On duty during the night watch in Operation Atalanta
Author: Jussi Virkkunen | Published: 25.2.2011 | Updated: 4.12.2012
Sergeant Juho, working in the combat centre, wakes up in his scone at 11.30 p.m.
The reason for this odd moment to wake up is that for Juho, the night watch, which lasts from midnight to 4 a.m is at hand.
Before starting his night watch, Juho is heading for the food department, where a night meal is served for the night watches, but day watches can be spotted there as well, before they go to sleep.
Finnish Navy Ship Pohjanmaa participates in Operation Atalanta operating in three watches. In practice this means that one watch is working for four hours at a time and after that he is off duty for eight hours.
The corridors on the ship are getting empty at midnight, when the major part of the crew is heading for their beds. In the messes of the mine deck, some of the crewmembers, who have finished their watch, are sitting having a night meal. When Juho comes out of the combat centre for a short break to fetch some coffee, the corridors are totally empty. In the pantry, however, the next night meal, which will be served shortly before 4 a.m., is already being prepared.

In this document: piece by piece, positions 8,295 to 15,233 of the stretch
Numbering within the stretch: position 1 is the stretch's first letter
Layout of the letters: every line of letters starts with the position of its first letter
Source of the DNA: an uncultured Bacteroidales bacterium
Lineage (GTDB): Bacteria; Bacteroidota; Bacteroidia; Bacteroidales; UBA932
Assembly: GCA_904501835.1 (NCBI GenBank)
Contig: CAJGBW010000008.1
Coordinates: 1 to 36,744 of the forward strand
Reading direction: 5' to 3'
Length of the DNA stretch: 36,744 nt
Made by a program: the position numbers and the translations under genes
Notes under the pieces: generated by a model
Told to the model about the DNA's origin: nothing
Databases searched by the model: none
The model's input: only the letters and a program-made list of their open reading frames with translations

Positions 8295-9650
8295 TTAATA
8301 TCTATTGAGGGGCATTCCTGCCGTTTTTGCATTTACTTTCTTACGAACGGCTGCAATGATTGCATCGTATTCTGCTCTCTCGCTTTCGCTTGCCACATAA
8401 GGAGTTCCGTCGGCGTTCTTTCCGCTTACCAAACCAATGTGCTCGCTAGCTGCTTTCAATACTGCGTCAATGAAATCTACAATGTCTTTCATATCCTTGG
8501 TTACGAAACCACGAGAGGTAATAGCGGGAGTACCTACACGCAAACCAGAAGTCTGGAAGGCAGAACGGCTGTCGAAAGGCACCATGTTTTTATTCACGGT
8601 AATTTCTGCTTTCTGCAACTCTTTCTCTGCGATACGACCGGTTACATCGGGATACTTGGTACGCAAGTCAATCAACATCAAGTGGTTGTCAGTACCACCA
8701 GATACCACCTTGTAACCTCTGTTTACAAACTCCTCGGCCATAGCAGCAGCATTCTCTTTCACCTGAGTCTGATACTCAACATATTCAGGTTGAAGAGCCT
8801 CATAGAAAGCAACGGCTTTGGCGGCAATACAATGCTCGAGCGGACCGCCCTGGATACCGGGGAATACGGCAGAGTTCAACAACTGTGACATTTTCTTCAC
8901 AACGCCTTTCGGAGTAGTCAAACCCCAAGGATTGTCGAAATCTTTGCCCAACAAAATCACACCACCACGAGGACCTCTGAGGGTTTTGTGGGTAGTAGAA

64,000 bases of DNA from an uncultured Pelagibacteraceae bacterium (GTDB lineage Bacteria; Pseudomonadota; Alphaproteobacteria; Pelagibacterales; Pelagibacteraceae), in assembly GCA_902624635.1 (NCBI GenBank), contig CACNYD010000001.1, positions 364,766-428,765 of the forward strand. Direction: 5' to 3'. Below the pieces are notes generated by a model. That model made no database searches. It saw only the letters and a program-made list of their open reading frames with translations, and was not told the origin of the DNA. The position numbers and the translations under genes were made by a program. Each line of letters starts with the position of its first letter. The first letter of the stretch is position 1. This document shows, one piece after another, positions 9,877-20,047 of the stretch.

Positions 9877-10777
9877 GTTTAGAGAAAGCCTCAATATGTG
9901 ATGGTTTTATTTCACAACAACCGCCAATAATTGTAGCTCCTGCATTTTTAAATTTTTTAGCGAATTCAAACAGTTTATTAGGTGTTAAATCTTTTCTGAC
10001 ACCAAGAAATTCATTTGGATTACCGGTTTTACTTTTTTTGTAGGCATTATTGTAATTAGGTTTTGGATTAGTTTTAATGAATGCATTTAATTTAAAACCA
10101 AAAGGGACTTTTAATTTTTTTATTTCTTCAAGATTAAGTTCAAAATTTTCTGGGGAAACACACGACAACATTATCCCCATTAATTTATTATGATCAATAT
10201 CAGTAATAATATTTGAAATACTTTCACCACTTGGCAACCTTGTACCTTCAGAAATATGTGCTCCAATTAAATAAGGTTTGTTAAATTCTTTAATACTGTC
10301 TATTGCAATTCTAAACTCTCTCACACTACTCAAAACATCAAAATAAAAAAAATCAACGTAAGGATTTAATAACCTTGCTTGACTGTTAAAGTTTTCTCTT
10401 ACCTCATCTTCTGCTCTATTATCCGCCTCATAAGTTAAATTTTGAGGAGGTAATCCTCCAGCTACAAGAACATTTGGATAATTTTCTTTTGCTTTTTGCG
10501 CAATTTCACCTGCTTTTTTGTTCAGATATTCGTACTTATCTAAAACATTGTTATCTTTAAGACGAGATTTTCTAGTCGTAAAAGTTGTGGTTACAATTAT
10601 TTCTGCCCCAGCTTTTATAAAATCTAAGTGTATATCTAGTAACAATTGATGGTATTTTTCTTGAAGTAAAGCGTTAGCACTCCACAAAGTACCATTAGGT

In addition to the combat centre, another place where the watches work is naturally in the wheel house. Behind the barrier door in the engine control room, you will find two engineers at work. They are observing the engines and performing routine tasks, which are always carried out at night.
Close to four in the morning, those who have the next watch come in. Before the watches are relieved, they tell the next ones about the occurrences during the night watch.
Juho and the others are heading for their scones. Once again they have four hours of Operation Atalanta behind them. In front of them there still lie many watches until FNS Pohjanmaa will be heading for Finland.